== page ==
Cryptocurrency investing in Canada comes with tax obligations. Profits from crypto transactions, whether buying, selling, and trading, are subject to capital gains. Capital gains or losses must be reported on your individual income tax return. The Canada Revenue Agency (CRA) requires detailed records of transactions are kept, including dates, purchase prices, selling prices, and all expense, to ensure compliance with tax regulations. Special attention is needed for tax implications related to mining, staking, and receiving cryptocurrency as income. Staying informed about evolving tax regulations is crucial for Canadian cryptocurrency investors to ensure compliance and avoid penalties.

What is cryptocurrency?

The CRA considers cryptocurrency as a type of virtual asset that is protected using cryptography. They are a type of digital currency that allows people to make payments directly to each other through an online system. Cryptocurrencies have no legislated or intrinsic value, rather they are simply worth what people are willing to pay for them. People also invest in them with the intention of benefiting from appreciation in their value, as the value of cryptocurrencies fluctuate up and down, it has similarities to stock investment or currency exchange rate.

Is Cryptocurrencies taxable in Canada?

When you sell (dispose of) your cryptocurrency, there can be tax implications. CRA treats cryptocurrencies as property – a commodity, gains from which are taxed as either capital gain or business income. If you experience a loss, you end up with a capital loss or business loss. It is important to establish whether your transactions are part of a business or investment(capital gain), while 50% of your gain is taxable, business income is 100%taxable. It may be difficult to know whether the gain will be considered capital gain or business income as CRA determines that on a case-by-case basis. Some transactions by the same investor can be considered a capital gain and others are business income.

Business income or capital gain

Here is some guidance into situation where CRA would consider a cryptocurrency transaction as a business income:

·        You conduct crypto activity for commercial reasons.

·        You promote a product or service.

·        You show that you intend to make a profit.

·        Your crypto activities are regular or repetitive.

·        You usually own the cryptocurrency for a short period of time.

·        Cryptocurrency transactions form a part of your ordinary business.

The more active you are in buying and selling cryptocurrency and the more profit you make, the more likely your crypto profits will be considered business income as opposed to capital gains.

As noted above, if your crypto income is treated as business income, the profit is taxed at 100%, the tax rate will vary depending on your total income from all sources and your tax bracket.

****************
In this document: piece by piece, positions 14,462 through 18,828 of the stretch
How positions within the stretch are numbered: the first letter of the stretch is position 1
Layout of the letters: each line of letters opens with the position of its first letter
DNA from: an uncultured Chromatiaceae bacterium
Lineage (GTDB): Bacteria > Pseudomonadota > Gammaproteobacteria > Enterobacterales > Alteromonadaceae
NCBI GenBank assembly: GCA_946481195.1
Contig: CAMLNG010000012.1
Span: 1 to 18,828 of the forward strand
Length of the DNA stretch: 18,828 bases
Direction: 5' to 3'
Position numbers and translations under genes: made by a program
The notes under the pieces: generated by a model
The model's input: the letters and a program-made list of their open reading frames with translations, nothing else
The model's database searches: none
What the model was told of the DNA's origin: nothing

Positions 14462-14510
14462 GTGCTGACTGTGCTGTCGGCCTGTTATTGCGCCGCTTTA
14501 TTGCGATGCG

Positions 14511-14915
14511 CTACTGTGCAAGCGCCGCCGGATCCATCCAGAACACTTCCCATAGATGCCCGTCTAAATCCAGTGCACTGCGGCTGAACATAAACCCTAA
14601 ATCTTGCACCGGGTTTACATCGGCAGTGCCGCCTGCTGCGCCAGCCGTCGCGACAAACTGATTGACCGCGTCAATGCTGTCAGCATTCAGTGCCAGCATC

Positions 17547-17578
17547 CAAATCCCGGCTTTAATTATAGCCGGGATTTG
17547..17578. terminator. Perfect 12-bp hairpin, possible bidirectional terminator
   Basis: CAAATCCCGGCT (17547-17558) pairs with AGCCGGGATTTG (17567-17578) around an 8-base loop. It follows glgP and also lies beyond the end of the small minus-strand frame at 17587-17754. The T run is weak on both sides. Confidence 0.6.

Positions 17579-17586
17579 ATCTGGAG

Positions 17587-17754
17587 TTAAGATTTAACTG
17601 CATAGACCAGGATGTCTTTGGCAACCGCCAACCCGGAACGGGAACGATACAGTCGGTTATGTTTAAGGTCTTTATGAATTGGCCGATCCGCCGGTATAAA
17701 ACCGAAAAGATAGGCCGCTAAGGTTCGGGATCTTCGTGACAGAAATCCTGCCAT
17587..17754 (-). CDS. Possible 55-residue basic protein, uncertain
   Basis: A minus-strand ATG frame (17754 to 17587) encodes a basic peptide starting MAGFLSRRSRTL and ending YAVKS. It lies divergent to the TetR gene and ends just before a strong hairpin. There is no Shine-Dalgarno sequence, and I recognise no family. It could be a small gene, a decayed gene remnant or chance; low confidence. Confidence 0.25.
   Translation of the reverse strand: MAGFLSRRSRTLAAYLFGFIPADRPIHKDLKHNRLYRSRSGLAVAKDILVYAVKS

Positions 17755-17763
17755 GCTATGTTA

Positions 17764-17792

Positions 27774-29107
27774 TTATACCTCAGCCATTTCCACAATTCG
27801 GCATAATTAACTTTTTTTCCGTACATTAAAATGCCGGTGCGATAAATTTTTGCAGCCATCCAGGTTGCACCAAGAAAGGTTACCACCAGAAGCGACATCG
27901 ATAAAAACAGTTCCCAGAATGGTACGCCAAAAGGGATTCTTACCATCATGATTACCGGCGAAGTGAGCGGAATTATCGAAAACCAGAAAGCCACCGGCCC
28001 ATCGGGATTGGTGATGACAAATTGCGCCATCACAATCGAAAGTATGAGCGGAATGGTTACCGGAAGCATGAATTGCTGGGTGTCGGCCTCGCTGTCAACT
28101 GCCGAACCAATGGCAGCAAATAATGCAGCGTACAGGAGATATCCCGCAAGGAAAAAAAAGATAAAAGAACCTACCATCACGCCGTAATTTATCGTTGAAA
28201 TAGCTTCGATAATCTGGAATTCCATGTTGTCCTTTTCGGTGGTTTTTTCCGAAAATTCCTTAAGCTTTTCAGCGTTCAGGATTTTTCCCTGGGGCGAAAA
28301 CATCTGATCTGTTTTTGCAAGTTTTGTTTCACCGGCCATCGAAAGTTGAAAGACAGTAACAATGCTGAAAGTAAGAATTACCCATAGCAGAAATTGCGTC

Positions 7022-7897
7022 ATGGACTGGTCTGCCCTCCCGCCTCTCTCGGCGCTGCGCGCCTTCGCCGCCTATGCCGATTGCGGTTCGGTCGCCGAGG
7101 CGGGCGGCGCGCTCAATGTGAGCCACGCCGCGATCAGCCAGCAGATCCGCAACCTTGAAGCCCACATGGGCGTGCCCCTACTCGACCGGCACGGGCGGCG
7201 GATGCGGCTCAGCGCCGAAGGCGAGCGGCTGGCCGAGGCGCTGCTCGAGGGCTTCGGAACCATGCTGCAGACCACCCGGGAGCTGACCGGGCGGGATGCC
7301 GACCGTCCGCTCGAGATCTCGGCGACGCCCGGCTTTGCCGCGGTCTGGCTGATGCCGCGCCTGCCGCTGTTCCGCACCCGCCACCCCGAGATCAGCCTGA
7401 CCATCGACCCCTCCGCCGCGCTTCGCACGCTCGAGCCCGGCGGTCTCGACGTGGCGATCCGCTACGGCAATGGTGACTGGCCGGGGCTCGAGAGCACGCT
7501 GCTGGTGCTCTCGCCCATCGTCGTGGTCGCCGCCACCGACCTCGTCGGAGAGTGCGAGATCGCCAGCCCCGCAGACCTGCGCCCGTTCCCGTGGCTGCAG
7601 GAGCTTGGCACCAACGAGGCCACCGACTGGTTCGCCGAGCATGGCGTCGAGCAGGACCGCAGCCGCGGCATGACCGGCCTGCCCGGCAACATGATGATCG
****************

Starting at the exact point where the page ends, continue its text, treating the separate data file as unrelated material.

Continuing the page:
On the other hand, if your profit is treated as capital gain, only 50% of the profit will be added to your income from other sources. The transactions that can be considered a disposition in Canada include:

·        Selling crypto to CDN$.

·        Swapping crypto for another crypto.

·        Spending crypto on goods and services (bartering).

·        Gifting crypto.

The taxes you pay will be on the net profits. Calculating your profit is straightforward; profits = selling price in CDN$ - adjusting cost base. Using adjusted cost basis method allows you to amend your cost basis to reflect how much a given capital asset actually cost you by adding fees related to selling and purchasing your crypto, this will also include accounting and legal fees.

Tax-free Crypto transactions

There are transactions that does not trigger a taxable event in Canada:

·        Purchasing and holding crypto with fiat.

·        Receiving crypto as a gift.

·        Moving crypto between wallets you own.

·        Created a Decentralized Autonomous Organization (DAO).

·        Rise and fall in the price of cryptocurrencies.

Minimizing taxes on Cryptocurrencies in Canada

Tax on profits from trading in crypto currencies is unavoidable. However, there are some legal options to minimize your tax obligations:

·        Registered retirement plans – Hold your crypto ETFs in your TFSA or RRSP to eliminate or defer taxes until a later date, potentially benefiting from a lower tax bracket.

·        Hold on to your crypto – Avoid selling, spending, or gifting your crypto to maintain tax-free status. Work out a proper plan as to when to offload your assets and spread them over multiple tax years, where possible.

·        Do not promote – Avoid marketing yourself as a crypto investor, do not promote products or services related to cryptocurrency, and do not invest for commercial purposes, this way you will be taxed as an individual investor rather than a professional investor, thus your gain will be taxed as capital gain.